Caught by the River

Shadows & Reflections: Luke Turner

Luke Turner | 30th December 2018

Shadows and Reflections: the annual collection of postings in which our contributors and friends look back on the events that’ve shaped the past twelve months. From Luke Turner:

During the afternoon of 15th July 2018 a huge fire broke out in the open plains of Wanstead Flats at the southern end of Epping Forest. On Twitter I watched flames lick away dry grass, gorse and scrub. I thought about going to have a look, but in the midst of the heatwave and unease over climate change it felt as if I would have been rubbernecking on a growing tragedy that envelops the world. A week later I considered taking the 56 bus to the Flats to find a tree that I’d seen photographed on Instagram, a vivid green amid the the scorched cracked earth. Again, I made excuses to myself and didn’t go. I barely went to the forest in the long hot months in the middle of the year. I have always found the summer to be the forest’s most unwelcoming season. The birds are silent, exhausted by territorial struggles and mating and nesting, and the absence of their song merely renders the thick humid air beneath the closed tree canopy all the more oppressive.

It’s been a time of exhaustion, and not merely from the environmental and political crises that have thudded dully into our eyes via social media, without respite, for the past 12 months. On a personal level, finishing my book Out of the Woods was such a draining experience that I was not sure how easily I might return to the Epping Forest that shaped it.

Tomorrow I am 40-years-old. In less than two months Out of the Woods will be published. The four decades of my life will no longer be my narrative, my secrets, my private journey from the late 1970s until this epoch of heat and turmoil and anxiety and fire and doom. I know that when to finish writing it I sat disappearing into myself in the middle of a Cornish woodland for 14 solitary days, I summoned ghosts and demons, and struggled to lock them away again.

I have carried a proof copy of the book with me for the months since it first came back from the printers. I’ve not entirely been able to fathom why, for I’ve kept it hidden in an inside pocket of my jacket, rarely taking it out to show others, never wanting to read it myself. In some ways I am fearful of what lies within its pages. My own words have felt like a spark that might unleash a bitter conflagration within my own mind. To process that, to understand that strangers will soon know the depths to which I have sunk and the places to which I have been, those moments of sour lust and broken intimacy, has been enough to cause nights of sleepless panic and days of awareness that I have created a new reality for myself. The book, hidden in that pocket, has curved to the shape of my ribs, and something that is so much about the wrong that has been done to my body by myself and others is now a snug fit with it.

But in the weeks of early autumn, this started to change. On the Instagram location tag for Epping Forest I saw the green start to wash from the leaves in pictures and coats appear on dogs and their walkers. On a Sunday morning, I took the train to Chingford Plain for my first trip out with the Epping Forest Conservation Volunteers in quite some time. We worked behind a screen of blackthorn (to be left for nesting birds) around the northern corner of the plain, cutting down knobbled beech saplings and the omnipresent holly, piling the branches on a fire that hungrily shouted its way through wood and cackled up leaves, smoke pouring across the clearing. As we cleared more trees, so more shafts of sunlight cut through the haze. We are not there just to slash and burn, of course, but to try and bring at least some of the landscape back to the habitat of open woodland that was lost in the years since management of Epping Forest ended. Most of the pollards that characterised that landscape are old now, overburdened by uncut poles that threaten to split trunks and open them disease. For years, few new pollards were cut in the forest, but now it’s part of our conservation work. An urge took hold of me that day, and I knew that I wanted or had to or must make one myself.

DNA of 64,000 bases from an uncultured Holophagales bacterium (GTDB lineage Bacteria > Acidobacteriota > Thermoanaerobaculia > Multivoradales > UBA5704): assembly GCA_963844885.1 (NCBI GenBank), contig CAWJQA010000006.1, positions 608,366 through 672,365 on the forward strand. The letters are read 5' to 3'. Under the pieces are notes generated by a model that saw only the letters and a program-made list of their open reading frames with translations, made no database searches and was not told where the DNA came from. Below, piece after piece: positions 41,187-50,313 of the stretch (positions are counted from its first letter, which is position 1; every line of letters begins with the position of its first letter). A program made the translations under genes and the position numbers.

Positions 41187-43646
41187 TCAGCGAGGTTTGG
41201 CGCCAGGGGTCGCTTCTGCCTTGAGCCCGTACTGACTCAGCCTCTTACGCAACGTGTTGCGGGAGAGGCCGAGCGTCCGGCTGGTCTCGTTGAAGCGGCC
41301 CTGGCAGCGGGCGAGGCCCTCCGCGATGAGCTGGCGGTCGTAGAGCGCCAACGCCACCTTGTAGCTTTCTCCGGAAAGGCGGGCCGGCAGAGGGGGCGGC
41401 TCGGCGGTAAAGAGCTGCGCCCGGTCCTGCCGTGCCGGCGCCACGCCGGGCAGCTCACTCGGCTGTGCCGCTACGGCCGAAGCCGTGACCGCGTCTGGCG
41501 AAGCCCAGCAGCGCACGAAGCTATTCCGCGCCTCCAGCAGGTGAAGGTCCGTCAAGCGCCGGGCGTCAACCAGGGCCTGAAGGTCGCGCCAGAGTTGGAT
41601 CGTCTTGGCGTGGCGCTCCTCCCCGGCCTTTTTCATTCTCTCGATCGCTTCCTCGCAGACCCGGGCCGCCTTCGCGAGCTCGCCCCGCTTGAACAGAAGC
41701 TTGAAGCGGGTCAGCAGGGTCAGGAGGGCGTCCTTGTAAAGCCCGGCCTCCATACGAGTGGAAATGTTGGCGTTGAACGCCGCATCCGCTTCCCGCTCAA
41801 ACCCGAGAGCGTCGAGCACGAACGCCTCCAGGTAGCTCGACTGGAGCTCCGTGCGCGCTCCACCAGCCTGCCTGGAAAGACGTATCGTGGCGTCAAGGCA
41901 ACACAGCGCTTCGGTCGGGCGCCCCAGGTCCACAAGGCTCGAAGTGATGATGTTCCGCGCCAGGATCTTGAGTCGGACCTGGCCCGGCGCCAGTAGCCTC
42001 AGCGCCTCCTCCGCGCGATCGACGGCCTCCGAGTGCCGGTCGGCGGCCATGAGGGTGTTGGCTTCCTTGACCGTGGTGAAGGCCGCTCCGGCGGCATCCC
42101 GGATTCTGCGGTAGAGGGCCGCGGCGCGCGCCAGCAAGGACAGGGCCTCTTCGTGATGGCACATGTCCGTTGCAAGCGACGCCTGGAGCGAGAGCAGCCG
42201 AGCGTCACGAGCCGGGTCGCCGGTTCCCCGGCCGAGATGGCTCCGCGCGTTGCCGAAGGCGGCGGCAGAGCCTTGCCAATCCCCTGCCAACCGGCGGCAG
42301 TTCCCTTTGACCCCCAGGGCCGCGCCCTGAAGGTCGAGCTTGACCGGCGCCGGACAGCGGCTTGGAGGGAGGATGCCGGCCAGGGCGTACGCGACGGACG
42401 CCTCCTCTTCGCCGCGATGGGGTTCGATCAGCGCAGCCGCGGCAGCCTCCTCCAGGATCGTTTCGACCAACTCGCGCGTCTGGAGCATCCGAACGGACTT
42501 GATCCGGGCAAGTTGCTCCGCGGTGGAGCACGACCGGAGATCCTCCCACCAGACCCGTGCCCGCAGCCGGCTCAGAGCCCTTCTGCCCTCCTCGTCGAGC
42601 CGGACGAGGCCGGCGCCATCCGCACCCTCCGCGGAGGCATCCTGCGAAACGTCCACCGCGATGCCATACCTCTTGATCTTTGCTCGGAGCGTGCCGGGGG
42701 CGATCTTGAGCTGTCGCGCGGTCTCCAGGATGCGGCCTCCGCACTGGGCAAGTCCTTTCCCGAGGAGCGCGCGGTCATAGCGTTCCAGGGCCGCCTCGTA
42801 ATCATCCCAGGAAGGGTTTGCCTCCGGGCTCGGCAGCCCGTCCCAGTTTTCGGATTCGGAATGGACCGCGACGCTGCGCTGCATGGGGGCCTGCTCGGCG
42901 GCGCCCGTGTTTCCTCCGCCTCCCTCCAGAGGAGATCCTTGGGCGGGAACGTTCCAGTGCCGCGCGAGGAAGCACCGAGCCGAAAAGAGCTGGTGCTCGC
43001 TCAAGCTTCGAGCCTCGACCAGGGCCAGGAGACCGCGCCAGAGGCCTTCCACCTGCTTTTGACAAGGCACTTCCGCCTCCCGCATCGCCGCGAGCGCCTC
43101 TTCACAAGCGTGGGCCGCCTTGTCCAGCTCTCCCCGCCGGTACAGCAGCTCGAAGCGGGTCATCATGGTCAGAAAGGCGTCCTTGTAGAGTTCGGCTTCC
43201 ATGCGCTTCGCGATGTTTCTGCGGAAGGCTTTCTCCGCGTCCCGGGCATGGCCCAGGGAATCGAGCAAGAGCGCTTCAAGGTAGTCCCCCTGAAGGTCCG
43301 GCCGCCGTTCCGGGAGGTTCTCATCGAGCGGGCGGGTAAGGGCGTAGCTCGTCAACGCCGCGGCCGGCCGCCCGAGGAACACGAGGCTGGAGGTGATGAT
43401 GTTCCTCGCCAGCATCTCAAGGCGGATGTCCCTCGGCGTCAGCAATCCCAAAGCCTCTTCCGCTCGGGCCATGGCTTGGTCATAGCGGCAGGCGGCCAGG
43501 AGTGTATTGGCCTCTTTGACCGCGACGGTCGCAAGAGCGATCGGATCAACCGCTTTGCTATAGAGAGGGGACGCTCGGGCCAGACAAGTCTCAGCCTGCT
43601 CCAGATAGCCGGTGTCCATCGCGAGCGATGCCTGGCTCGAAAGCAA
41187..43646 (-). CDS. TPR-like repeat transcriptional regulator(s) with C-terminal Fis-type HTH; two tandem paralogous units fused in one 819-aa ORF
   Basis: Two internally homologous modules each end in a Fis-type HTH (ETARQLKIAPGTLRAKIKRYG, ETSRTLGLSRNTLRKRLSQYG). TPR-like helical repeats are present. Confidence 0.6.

I took the special long-handled lopping saw from its resting place against a veteran oak, and walked through the smoky clearing to where a beech, stronger than the rest of the feeble crooked saplings and perhaps ten-years-old, had been left in a halo of new light. I raised the metal pole with the blade at its end, and began to saw the trunk at an angle, above deer nibbling height. The blade creaked and the teeth jammed and rasped but finally the top of the tree feel to the soil, leaving only the trunk, now a pollard bole, a sculptural pillar in the new clearing. To cut trees down and restore an old clearing is futile, for the woodland will return. But creating a pollard will, so long as it is cut regularly, prolong the life of a tree for many centuries.

Now, when I lie in bed and the anxieties of the year, the stresses of work and money and the knowledge that soon my past will no longer be private push away sleep, I let my mind float up towards the forest and imagine the tree that I mutilated to prolong its life until far beyond my own death, and the time when my words and our modern chaos are trivial sparks of the past, and forgotten.


Luke’s book Out of the Woods is published on 24 January by Orion Books, and is available to preorder here via our shop. It will be launched at the London Review Bookshop on 18 January, when Luke will appear in conversation with Olivia Laing.

Luke will also read from Out of the Woods, accompanied by a site-specific soundtrack from Spaceship Mark, at our Caught by the River Calder event in Hebden Bridge on 30 March. More info and tickets here.